We asked five of the finalists nominated in the Excellence in Advocacy Awards, at the Professional Women in Advocacy Conference due to take place in Washington, D.C. next week, to share their top tips on what they’ve learned over a combined 100+ years as advocates.
Senior Vice President of Government Affairs and Public Policy
For the past 35 years Kelly worked for the U.S. Department of Health and Human Services during the Reagan and Bush administrations, the health insurance industry, the hospital industry, and the Advanced Medical Technology Association. She’s worked at the National Association of Chain Drug Stores, for the past eight years.
Be prepared and be truthful at all times
“Know your topic and your audience. Be honest with the people you’re dealing with.”
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Recognize that advocacy is changing
“There was a very different power structure when I first came to Washington in the 1970s. I worked for the domestic textile industry, and literally all my boss had to do was call up three or four chairmen of committees, do his advocacy work, and we were finished for the day. Contrast that with how open the process is today. With social media, grassroots, political action committee activities, and communications strategies, the whole nature of advocacy has changed. Advocates need to understand the changing nature of advocacy, and pull all those levers, because I can tell you that everyone else who is working in advocacy is doing the same.”
Enjoy the journey
“I was always in such a hurry for my next step. When I look back, it looks like a clear and straight path, which at the time I probably wasn’t seeing. I wish I’d enjoyed the journey more along the way and been in less of a hurry.”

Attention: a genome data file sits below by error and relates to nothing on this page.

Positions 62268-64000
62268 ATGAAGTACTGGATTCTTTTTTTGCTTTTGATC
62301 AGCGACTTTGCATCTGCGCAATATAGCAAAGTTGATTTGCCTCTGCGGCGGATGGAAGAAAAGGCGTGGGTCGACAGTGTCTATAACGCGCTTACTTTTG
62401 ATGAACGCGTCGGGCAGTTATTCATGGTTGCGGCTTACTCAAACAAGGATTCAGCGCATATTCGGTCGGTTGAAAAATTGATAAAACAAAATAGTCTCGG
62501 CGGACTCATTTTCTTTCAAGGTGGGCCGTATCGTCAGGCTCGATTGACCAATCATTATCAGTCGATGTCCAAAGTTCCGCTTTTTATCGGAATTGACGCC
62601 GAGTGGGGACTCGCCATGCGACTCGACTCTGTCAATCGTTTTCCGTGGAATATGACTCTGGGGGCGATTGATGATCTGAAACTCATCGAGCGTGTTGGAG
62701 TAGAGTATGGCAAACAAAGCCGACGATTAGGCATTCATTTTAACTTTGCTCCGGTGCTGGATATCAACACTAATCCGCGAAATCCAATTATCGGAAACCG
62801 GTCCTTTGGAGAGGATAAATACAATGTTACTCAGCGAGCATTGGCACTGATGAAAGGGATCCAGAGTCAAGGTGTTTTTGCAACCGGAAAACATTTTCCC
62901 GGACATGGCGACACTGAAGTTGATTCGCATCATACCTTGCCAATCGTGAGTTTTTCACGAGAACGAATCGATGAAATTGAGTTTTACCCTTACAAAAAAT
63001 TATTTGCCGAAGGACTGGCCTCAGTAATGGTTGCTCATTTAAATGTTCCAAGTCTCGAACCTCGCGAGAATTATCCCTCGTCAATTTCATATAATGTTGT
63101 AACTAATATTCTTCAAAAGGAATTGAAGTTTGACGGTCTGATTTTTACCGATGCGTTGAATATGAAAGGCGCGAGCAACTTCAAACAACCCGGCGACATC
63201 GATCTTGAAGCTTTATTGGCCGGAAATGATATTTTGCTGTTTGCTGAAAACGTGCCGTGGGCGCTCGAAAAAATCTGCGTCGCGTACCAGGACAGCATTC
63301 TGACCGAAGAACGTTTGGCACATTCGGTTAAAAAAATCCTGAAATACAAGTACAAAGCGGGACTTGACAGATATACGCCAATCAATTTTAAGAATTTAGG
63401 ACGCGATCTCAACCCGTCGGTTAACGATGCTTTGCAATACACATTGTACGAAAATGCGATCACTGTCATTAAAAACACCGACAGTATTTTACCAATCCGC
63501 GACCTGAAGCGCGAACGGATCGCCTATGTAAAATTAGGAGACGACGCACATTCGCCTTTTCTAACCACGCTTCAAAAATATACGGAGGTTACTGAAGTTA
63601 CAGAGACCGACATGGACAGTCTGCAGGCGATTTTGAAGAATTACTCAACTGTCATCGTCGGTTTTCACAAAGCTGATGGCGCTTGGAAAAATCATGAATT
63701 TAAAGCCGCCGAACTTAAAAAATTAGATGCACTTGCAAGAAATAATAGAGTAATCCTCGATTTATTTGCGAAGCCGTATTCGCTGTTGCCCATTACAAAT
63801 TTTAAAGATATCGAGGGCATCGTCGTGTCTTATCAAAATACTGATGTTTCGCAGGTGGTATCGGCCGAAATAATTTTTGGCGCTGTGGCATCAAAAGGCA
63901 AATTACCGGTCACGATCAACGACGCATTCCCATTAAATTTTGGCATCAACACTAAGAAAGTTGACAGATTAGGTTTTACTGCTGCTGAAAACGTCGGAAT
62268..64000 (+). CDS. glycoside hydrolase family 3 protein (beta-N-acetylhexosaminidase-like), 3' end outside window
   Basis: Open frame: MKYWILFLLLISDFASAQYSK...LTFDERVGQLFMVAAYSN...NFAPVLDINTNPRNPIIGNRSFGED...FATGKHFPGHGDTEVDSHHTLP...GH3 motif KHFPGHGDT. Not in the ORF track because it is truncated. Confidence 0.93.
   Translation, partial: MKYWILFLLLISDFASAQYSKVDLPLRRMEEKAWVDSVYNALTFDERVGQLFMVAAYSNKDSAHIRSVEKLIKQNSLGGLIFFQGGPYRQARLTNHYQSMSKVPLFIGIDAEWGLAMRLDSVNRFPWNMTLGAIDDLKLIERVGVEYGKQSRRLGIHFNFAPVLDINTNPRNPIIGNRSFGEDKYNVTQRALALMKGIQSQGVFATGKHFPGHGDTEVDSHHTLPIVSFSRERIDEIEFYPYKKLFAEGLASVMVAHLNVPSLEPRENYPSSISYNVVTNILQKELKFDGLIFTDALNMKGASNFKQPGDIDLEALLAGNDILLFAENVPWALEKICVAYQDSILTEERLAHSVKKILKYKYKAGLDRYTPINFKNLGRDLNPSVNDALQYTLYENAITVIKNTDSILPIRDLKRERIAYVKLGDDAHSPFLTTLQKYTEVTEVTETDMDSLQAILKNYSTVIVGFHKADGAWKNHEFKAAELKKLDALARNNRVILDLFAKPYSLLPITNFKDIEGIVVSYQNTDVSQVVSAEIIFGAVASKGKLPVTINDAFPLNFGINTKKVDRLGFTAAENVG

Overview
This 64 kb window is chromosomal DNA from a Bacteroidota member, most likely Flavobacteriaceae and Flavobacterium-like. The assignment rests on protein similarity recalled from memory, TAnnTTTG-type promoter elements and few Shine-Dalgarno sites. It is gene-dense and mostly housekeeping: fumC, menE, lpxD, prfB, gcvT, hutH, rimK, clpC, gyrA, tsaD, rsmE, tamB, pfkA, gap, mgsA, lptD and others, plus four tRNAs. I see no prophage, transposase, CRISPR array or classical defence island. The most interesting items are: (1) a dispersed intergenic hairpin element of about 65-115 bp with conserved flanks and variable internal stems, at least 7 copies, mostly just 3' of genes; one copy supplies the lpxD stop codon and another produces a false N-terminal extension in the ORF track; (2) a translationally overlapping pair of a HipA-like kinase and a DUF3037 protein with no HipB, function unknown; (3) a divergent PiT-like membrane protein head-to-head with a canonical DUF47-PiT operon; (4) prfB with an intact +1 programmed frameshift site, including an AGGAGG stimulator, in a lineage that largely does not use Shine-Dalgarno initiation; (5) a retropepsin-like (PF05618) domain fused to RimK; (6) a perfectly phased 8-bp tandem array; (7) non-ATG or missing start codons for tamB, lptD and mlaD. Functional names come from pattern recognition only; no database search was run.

Jackie Gillan came on a visit to see friends in Washington, D.C. in 1975, and stayed. She took a job as a legislative aid working on housing, transportation, and economic issues and worked for the U.S. Department of Transportation, New Jersey’s Secretary of Transportation, and as a transportation lobbyist for the governor of Ohio. At the Advocates for Highway and Auto Safety, a broad coalition of consumer health and safety and insurance companies interested in passing state and federal highway safety laws, she’s advocated for legislation related to seatbelts, airbags, child seats, motorcoach and truck safety, and much more.
Be creative in your campaigns and partnerships
“Even though we’re a small organization, we take on a lot of well-financed industries,” she says. “We try to look for different tools to promote things. I always look for unusual partners. Some of our most successful initiatives have been the result of working with other groups that don’t appear to have a direct interest in highway safety, but do.
There are no permanent friends, and there are no permanent enemies when you’re working on public policy issues,” she advises. “Even though you may be opposing someone one day, they may end up helping you later. Never think that a member won’t support you because of one position they’ve taken.”